„We are changing society, very very slowly, but we are changing it“
From a eurocentric perspective, being politically active in the Middle East is seldom connected with LGBTIQ1 activism. Queer groups, their struggles and achievements are not widely known or acknowledged by the European Left. Aswat is one of two groups for LGBTIQ people within the Palestinian community, meaning that Aswat organises queer Palestinians that come from and/or live both in Israel and in the Palestinian territories.2 Unique took the chance to meet with an activist* from Aswat to talk about activism, women’s safe spaces in the LGBTIQ community, sexuality and education.3
What kind of work do you do as Aswat?
Aswat is a secular group for queer Palestinian women*, who self-identify as lesbian, bisexual, transsexual, transgender or intersex. We mainly work in three fields: The first is providing a safe and inclusive space, which we create by having meetings with our members. Most of our members are not openly gay, so discussing LGBTIQ topics is quite important. The second one is empowerment. We organise workshops for the women* in our group, from creative writing to soft skills like leadership, etc. The third and very important field of our work is networking and publications. In this field, we work together with other organisations and provide information for our members and the broader public. We also organise workshops through other organizations who host our representatives, and last year, we had the first series of workshops organised by Aswat for activists and service providers.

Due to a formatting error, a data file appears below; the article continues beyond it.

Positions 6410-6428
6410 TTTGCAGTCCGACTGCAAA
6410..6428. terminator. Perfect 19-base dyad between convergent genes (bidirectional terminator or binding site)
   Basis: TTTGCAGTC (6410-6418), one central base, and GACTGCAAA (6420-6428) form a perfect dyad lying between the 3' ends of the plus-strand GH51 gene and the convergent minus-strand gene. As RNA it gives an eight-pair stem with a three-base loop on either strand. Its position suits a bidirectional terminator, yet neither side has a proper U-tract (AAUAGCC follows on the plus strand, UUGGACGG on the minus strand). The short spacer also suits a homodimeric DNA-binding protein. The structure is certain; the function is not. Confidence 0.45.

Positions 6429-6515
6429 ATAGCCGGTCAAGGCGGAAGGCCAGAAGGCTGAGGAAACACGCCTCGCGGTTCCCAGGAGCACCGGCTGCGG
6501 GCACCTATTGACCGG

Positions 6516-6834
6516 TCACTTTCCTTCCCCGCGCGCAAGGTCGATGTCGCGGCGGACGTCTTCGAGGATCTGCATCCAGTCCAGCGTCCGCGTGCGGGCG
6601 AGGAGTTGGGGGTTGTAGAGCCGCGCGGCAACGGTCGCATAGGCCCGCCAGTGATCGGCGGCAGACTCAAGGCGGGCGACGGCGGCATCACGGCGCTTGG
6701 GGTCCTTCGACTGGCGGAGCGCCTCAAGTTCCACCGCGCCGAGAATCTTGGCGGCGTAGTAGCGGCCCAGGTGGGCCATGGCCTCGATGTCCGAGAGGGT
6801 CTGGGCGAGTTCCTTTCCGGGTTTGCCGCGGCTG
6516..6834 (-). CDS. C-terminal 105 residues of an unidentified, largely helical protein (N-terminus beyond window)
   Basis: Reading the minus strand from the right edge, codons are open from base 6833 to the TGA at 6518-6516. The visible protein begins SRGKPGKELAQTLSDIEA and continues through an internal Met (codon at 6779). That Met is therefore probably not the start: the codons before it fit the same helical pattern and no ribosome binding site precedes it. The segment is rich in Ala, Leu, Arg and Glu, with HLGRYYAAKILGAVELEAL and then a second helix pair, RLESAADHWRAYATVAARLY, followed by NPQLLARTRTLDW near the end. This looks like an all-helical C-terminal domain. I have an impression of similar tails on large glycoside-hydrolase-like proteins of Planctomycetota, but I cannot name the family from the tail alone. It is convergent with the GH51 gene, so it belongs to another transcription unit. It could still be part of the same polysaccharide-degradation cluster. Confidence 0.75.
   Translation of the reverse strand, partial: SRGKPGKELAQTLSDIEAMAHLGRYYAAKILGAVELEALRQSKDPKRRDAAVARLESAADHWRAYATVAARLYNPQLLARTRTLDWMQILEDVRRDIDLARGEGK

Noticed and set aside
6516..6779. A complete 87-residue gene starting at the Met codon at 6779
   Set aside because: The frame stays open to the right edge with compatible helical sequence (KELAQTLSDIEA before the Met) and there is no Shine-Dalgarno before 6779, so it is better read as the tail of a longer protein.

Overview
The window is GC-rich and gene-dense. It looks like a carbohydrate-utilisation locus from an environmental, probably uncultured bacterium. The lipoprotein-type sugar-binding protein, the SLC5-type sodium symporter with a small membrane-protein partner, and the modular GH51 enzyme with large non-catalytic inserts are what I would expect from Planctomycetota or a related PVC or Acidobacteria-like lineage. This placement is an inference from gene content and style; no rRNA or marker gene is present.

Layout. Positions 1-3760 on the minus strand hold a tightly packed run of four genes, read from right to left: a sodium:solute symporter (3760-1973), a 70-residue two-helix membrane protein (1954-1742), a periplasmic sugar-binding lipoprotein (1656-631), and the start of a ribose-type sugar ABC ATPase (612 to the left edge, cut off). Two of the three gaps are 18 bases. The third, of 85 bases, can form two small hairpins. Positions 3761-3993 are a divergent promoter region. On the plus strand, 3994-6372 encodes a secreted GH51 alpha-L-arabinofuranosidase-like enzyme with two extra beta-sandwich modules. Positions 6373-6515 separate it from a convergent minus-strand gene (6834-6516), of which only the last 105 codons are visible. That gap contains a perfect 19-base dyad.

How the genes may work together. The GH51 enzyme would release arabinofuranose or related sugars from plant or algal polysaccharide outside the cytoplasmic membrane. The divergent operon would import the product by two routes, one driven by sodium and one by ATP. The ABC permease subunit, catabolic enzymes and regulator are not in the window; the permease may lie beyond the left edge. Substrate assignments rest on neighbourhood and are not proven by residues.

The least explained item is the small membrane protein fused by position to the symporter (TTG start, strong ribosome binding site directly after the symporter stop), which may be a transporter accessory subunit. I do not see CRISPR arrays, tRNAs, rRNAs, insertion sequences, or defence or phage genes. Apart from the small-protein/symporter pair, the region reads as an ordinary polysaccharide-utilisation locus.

How do you create a safe space for queer women*? What does that mean?